In May 2006 I was invited by Camilla Luise Dahl from the Middelaldercentret in Nykøbing, Denmark, to research the background to the quite remarkable veil worn by Catherine de Mortimer on her burial tomb. I have been supplied with detailed photos of the tomb by Catherina Oksen, an archaeologist connected to the Middelaldercentret.
Catherine Mortimer was born ca. 1314 in Wigmore, Herefordshire, England. When she was fourteen years of age she married Thomas de Beauchamp, 11th Earl of Warwick. Catherine died c. 1370. She was buried in a tomb, dated c. 1370-1375 in St. Mary's Chapel, Warwick, England, together with her husband. The tomb shows Catherine wearing a frilled veil, which consists of two elements: one twelve layered veil with a 'checker' or ‘honeycomb’ pattern and a single layered veil with small rounded pleats or frills on top (Fig. 1). The sides of the tomb are decorated with both male and female mourning figures of which the female figures also feature the ‘honeycomb’ veils. They consist of fewer layers (three to four) and are rendered more stylized and less realistic than Catherine’s veil.
The face of Catherine De Beauchamp, countess of Warwick, enclosed in a frilled veil, featuring a fine lattice pattern, c. 1370-1375. Tomb of Catherine De Beauchamp, countess of Warwick, St. Mary's Church, Warwick. Photo: Catharina Oksen, by permission.
At least a dozen of other examples of this same type of headwear can be seen in contemporary artwork. The earliest known example of the honeycomb-pattern in headwear is dated to 1356. On the western north-portal of the Münster in Ulm, Germany, we can see Saint Mary wearing a veil consisting of three layers of fabric somehow attached onto each other. (Fig. 2)
Other examples of this type of veil construction can be seen on sculptures in England, Flanders, Germany and Denmark.
The Virgin Mary wearing a honeycomb veil consisting of three layers of fabric, 1356. The western north-portal of the Münster in Ulm, Germany. Photo: Isis Sturtewagen.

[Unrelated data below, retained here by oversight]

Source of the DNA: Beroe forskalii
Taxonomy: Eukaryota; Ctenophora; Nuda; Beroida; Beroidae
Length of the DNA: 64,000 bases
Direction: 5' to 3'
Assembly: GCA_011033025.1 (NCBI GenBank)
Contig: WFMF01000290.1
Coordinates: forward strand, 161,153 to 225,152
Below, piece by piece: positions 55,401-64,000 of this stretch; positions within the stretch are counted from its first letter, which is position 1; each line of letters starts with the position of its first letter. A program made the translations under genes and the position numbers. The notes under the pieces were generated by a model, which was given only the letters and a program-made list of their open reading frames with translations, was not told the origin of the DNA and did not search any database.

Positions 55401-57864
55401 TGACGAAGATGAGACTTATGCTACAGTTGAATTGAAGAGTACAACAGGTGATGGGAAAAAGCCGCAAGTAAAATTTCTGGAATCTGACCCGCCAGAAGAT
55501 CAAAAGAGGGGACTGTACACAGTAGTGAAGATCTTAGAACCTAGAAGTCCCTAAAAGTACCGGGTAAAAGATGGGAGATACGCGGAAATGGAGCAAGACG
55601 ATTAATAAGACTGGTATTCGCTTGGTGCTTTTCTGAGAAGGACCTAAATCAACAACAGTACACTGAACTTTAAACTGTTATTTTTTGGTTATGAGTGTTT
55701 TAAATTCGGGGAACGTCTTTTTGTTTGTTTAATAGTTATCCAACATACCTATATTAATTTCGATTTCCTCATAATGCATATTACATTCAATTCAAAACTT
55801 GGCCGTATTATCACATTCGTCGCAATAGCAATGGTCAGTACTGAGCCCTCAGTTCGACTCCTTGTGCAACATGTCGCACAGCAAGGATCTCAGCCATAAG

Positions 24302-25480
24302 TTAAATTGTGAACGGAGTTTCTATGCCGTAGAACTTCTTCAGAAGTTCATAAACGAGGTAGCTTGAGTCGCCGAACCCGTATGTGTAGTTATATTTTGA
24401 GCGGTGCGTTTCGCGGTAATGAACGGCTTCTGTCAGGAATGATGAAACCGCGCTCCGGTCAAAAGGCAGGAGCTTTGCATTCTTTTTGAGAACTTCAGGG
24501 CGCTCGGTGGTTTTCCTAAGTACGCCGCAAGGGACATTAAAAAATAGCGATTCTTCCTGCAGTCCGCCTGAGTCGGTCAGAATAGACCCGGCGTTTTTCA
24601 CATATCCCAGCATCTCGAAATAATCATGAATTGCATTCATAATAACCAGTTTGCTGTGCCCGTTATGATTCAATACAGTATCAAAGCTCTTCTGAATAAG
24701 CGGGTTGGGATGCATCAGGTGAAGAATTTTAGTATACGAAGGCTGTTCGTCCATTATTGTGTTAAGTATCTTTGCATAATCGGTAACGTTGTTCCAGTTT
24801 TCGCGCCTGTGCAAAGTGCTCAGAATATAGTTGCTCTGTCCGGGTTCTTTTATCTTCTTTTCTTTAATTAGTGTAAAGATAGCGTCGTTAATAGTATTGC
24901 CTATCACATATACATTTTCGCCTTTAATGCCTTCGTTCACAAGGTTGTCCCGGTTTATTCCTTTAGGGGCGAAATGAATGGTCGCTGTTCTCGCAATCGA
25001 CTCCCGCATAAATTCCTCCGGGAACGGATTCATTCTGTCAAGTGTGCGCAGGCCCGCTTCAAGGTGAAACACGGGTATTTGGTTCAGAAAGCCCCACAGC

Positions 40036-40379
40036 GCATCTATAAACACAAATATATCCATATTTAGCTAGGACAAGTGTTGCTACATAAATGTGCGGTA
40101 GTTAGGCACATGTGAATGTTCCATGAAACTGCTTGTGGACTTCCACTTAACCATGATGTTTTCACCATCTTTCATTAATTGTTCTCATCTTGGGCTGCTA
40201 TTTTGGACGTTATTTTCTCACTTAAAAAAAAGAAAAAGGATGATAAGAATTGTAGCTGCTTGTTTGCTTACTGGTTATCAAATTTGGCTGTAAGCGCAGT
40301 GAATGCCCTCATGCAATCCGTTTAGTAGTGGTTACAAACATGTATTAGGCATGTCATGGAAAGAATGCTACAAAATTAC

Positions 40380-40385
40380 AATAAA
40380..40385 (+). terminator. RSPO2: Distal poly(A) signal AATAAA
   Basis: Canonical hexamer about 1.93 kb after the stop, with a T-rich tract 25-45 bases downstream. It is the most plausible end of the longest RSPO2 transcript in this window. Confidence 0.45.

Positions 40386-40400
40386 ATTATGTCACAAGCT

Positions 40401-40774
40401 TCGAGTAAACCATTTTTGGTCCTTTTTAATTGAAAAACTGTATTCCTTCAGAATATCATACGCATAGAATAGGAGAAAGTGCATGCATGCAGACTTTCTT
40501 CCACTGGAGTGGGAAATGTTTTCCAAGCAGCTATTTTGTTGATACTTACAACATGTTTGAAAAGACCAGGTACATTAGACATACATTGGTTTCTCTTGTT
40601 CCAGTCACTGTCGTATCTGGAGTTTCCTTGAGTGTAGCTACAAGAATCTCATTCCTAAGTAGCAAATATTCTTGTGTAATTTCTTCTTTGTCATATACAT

This type of frilled headwear, as discussed above, is often believed to be a mere stylisation, and was in reality no more than a pile of fluted fabric layers.
Several authors, on the other hand, interpret the honey-comb veil as being a sewn fretwork of layers of fabric. This technique is a method used during the 16th and 17th century for making frilled cuffs and collars. I have experimented with several methods to obtain the 'honeycomb' effect, as well as methods to achieve the single layered frilled veil Catherine wears on top of her fretwork veil.
Fretwork can be obtained by sewing several layers of fabric together at one edge in a certain manner. I first experimented with this technique by trying to reconstruct a sample of the veil as it can be seen on the western nord-portal of the Münster in Ulm. (Fig. 3)
After that I did several samples of possible variations on the method described above, to achieve an effect similar to the one seen on the tomb of Catherine de Mortimer, and other sculptures showing veils of the same type. A sample of one of the experiments trying to reconstruct Catherine's veil can be seen in Fig. 4.
Experimental sample of the veil of Saint Mary as seen on the western north-portal of the Münster in Ulm, Germany. Photo: Isis Sturtewagen.
Sample (reconstruction) of a possible construction method for Catherine's frilled veil based on 16th century sewing techniques. Photo: Isis Sturtewagen.
A more detailed and thorough report of my research to this subject will be published in the book 'Trimmed with Frills: Crimped, frilled and ruffled edges in women's headwear in medieval and early modern times'.
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